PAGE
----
9 April 2013

The 14th Century bust: an aside

Sometimes it's nice to discover that you are not the only one thinking about things in a certain way. From Kass McGann's "Women's Kirtle or Cotehardie or Medieval Dress" pattern description (my emphasis):

"At right is a reproduction of three characters from a 1350s copy of the Roman de la Rose -- two women flanking a man ... The women’s garments are similarly tight although they retain a high neckline. This is interesting to note because it is not the depth of the neckline that is villified in the accounts but the width.
Another illustration from the Roman de la Rose, reproduced at left, shows an interesting feature of this garment. This character is turned to the side, so we can see the silhouette of her body. Her garment is painted to look tight-fitting -- there are even some stress wrinkles on her back where it bends, showing us how tight the garment really is. And yet there is absolutely no indication of her bust. There is no roundness in her upper torso. There are simply no breasts depicted
... 
There is a trend currently in the historical costuming community to create 14th century kirtles that lift the bust into an unnaturally high position, like that seen in marginalia of the Wenceslaus Bible, the famed “Bohemian Bathhouse Babes”. The argument made is that this lift is indicative of medieval bust support. However, the fact that the figures are not anatomically correct in any other way is ignored ... Why should we accept this bust position as fact when so much else in the paintings of this era is disregarded? We must be careful not to create a medievaloid answer to a modern fitting problem. This might answer the question of what should modern women do for bust support under their kirtles, but it cannot answer the question of what medieval women did without concrete evidence."

6 comments:

  1. Well yes, those are good arguments. But then we have new light through the recent bra findings from Austria. Can they be ignored? Or should they be ignored as a solitary finds?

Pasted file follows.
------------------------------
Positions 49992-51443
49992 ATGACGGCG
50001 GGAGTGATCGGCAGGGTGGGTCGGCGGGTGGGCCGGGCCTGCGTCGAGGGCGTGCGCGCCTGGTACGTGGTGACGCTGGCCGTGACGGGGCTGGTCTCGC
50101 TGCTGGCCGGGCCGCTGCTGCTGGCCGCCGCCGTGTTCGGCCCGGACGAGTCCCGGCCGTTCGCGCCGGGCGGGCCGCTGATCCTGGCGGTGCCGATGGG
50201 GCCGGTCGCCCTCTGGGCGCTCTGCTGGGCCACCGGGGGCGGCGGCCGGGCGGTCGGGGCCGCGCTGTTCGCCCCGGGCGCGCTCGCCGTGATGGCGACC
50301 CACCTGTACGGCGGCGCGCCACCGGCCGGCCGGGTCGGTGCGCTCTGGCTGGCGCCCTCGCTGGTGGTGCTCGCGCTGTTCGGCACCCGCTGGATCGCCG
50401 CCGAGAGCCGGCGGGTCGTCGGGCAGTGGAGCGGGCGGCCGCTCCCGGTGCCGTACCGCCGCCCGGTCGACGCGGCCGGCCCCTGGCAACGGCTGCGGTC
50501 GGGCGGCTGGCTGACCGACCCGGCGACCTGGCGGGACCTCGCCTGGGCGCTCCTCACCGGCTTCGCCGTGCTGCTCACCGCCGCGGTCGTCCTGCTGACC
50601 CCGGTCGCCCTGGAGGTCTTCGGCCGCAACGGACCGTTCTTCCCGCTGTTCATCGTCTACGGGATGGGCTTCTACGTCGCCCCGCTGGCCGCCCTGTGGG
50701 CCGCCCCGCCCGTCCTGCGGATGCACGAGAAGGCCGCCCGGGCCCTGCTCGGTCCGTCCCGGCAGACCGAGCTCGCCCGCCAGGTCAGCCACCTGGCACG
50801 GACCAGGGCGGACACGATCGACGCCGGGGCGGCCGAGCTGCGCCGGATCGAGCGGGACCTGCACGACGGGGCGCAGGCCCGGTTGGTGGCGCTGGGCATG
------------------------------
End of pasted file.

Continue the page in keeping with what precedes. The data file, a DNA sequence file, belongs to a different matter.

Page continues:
ReplyDelete
    Replies
    1. I agree with Tanya, below.

      The Lengberg finds are fascinating, amazing, incredible and certainly not to be ignored ... but, at the end of the day they are only three items (the bras) in one castle in one province in one country in Europe. They are also most likely **15th Century**.

      Equally, just because they have cups doesn't mean they give massive lift. The brassiere (ignoring Lengberg) has been around since Edwardian times, but there is a reason the Wonderbra was such a revolution - cups do not necessarily equal OMG!LIFT!

      Delete
    2. I'm with you there. I am not an advocate for bra's, I just wanted to get another opinion!

      Delete
    3. Thanks for the discussion. ^_^ It's nice to have a chat.

      Delete
  2. trouble with the lengberg finds is that we really have no context for them, and no way of knowing how anomalous - or not - they might be, so the field is still open to interpretation.

    Its quite simple to make an underkirtle, without boning, that flattens even a bust like mine to obliteration without dicomfort. simply by use of a stiff linen laced tight, and this doesn't lift the bust

    I bloody hate blogger, I am not anonymous, I'm tanya/opusanglicanum, but blogger can't handle my utter fabulousness

    ReplyDelete
    Replies
    1. Hello Tanya. Lovely to see you in my neck of the woods. ^_^

      I totally agree with you about the Lengberg finds. Three bras from a single site does not equal "everyone in the 14th and 15th Centuries across the whole of Europe wore this!".

      I also agree about the underkirtle. For a while I had one like that accidentally, due to weight gain. It too did not lift at all, just flattened and restrained in a not uncomfortable way.

      Delete